Monetary Policy: Key Takeaways from February Policy Review
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For the second time in a row, the Reserve Bank of India (RBI) kept the repo rate unchanged at 5.15 per cent in February monetary policy review.
Just like the December review, all the six members of the Monetary Policy Committee (MPC), headed by RBI Governor Shaktikanta Das, voted in favor of keeping the rates unchanged this time as well.
The central bank maintained its accommodative stance to revive growth and assured there is policy space available for future actions. The MPC noted that the economy continues to be weak and the output gap remains negative. Most importantly, the path of inflation is elevated and on a rising trajectory through the March quarter, the RBI said.
Keeping these observations in view, the sixth bi-monthly policy review includes policy measures to improve credit flow in the economy. Steps to provide relief to commercial real estate and regulate the digital payments industry have also been introduced. Here are some of the key measures announced in the policy document:
- The RBI will provide cash reserve ratio relief to scheduled commercial banks on incremental auto, retail housing and all MSME loans. This step is aimed at incentivizing banks to lend to these sectors.
“Alongside sustained efforts to improve monetary transmission, the Reserve Bank is actively engaged in revitalizing the flow of bank credit to productive sectors having multiplier effects to support impulses of growth,” the central bank stated.
- The RBI noted that the introduction of an external benchmark system has improved the monetary transmission to some sectors. To further strengthen monetary transmission, the central bank has decided to link pricing of loans by scheduled commercial banks for the medium enterprises to an external benchmark effective April 1, 2020.
- For projects in commercial real estate sector that are delayed for reasons beyond the control of promoters, extension of one year will be provided to commence operations.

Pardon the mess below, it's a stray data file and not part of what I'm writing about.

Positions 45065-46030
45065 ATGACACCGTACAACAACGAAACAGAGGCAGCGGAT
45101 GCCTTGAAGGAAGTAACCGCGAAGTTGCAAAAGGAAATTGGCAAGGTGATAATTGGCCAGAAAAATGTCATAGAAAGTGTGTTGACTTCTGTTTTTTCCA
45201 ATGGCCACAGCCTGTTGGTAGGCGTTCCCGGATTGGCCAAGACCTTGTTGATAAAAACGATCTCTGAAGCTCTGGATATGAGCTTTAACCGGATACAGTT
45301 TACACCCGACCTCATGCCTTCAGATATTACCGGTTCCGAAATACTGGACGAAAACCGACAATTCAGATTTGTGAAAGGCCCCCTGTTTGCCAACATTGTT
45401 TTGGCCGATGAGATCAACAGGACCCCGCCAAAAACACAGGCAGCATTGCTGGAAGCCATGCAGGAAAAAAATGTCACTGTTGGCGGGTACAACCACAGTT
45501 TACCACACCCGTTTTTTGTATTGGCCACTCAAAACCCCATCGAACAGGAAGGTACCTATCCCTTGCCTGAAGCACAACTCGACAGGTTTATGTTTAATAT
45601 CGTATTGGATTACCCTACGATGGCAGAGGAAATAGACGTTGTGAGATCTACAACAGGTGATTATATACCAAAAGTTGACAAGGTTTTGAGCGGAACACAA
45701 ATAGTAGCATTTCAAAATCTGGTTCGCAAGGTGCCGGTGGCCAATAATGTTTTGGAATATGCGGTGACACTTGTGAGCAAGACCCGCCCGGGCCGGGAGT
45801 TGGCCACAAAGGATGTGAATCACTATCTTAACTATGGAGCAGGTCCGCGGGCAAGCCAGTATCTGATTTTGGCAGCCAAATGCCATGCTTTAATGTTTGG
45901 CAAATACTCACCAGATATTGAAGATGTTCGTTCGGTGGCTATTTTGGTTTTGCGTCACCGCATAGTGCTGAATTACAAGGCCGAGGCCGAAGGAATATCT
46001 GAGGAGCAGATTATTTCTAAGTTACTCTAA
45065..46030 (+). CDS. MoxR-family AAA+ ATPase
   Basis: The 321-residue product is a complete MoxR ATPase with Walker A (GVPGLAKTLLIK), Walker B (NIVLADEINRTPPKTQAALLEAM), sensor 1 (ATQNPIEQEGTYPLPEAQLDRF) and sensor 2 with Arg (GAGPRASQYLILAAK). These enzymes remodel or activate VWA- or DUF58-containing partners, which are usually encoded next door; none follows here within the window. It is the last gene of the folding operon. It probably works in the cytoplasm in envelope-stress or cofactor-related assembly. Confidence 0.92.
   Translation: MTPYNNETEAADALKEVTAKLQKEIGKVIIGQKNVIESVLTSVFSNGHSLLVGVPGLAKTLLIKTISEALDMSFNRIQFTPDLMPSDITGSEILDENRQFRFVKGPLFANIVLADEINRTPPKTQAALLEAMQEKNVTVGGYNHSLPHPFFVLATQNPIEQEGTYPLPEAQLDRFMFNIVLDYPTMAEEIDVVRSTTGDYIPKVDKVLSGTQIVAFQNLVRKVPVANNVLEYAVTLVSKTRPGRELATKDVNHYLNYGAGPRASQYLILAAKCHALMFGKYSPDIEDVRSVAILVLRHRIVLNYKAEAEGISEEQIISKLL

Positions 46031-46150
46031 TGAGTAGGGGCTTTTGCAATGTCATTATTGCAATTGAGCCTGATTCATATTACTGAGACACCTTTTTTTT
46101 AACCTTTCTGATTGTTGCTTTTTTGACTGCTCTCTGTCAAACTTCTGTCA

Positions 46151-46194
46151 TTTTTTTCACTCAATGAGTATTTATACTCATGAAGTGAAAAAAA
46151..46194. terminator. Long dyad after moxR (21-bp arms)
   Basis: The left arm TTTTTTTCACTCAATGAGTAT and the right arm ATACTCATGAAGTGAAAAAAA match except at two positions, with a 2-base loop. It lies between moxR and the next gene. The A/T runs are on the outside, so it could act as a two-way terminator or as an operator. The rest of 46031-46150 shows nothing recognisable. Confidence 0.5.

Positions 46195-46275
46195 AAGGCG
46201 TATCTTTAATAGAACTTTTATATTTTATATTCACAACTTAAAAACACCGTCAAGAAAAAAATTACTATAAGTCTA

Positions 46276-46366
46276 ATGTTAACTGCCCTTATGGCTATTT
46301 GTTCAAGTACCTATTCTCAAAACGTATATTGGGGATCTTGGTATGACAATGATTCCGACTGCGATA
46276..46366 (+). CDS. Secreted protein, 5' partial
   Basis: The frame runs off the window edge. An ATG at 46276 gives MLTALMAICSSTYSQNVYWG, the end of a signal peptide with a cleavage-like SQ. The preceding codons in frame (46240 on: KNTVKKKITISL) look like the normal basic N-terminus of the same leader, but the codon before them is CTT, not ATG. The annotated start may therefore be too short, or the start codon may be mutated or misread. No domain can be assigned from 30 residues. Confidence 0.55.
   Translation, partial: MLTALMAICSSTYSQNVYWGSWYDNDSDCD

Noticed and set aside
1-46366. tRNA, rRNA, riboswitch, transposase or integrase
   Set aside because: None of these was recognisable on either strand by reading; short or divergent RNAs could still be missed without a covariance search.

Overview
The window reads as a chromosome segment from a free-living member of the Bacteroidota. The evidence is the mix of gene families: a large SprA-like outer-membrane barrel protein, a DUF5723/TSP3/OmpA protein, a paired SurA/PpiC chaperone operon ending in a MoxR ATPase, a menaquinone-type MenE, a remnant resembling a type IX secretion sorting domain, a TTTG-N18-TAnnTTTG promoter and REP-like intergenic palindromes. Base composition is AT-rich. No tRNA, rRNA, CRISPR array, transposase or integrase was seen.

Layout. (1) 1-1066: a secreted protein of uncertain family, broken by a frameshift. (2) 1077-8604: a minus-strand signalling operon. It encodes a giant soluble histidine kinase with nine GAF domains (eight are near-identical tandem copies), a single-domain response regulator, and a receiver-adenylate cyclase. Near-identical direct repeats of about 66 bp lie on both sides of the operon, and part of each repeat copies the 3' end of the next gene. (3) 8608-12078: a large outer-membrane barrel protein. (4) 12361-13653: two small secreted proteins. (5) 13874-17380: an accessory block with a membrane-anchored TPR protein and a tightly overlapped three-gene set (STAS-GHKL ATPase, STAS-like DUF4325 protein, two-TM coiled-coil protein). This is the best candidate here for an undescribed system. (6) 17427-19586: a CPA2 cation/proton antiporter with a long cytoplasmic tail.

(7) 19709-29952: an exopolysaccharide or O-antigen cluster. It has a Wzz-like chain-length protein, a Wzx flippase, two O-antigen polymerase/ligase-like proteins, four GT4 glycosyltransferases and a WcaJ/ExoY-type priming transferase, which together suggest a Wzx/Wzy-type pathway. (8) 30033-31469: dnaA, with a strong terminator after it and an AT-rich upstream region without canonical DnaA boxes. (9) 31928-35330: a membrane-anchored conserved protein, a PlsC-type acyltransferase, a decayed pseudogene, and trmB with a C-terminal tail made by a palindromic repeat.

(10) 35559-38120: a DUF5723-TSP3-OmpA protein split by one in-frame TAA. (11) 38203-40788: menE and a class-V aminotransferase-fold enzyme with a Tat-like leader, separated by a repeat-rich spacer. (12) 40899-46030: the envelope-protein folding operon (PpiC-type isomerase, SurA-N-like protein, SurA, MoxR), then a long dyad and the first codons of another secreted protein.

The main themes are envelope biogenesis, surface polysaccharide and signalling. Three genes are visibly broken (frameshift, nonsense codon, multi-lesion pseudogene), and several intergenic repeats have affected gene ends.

- Like other commercial banks, regional rural banks (RRBs) have been permitted to act as merchant acquiring banks, using Aadhaar Pay, BHIM app and POS terminals. This move aims to push digital banking and enable regional rural banks (RRBs) to provide cost effective and user-friendly solutions to their customers.
- A framework to establish a Self-Regulatory Organisation (SRO) for the digital payment system will soon be released. The SRO will foster best practices on security, customer protection and pricing, among others, in the digital payment space and serve as a two-way communication channel between the players and the regulator/supervisor.
“With substantial growth in digital payments and maturity gained by entities in the payment ecosystem, it is desirable to have a Self-Regulatory Organisation (SRO) for orderly operations of the entities in the payment system,” said the policy document.
- A “Digital Payments Index” (DPI) will be constructed to capture the extent of digitisation of payments effectively. DPI will be published periodically.
"The DPI would be based on multiple parameters and shall reflect accurately the penetration and deepening of various digital payment modes. The DPI will be made available from July 2020 onwards," RBI said.
Financial industry has welcomed the move to form DPI. "This initiative will enable companies to gauge the ground-level effectiveness of the various programs running across the country. The index will also assist the financial payments ecosystem to identify areas of growth and improvement for widespread permeation of cashless payments," said Anand Kumar Bajaj, MD & CEO, PayNearby.
Mandar Agashe, Founder & Vice Chairman, Sarvatra Technologies thinks the move will help to map the level of digitisation across the country. "It will be beneficial for us to understand usage of digital channels in urban and rural areas. Banks and Payment companies will get to know which channels are more popular among consumers," he said.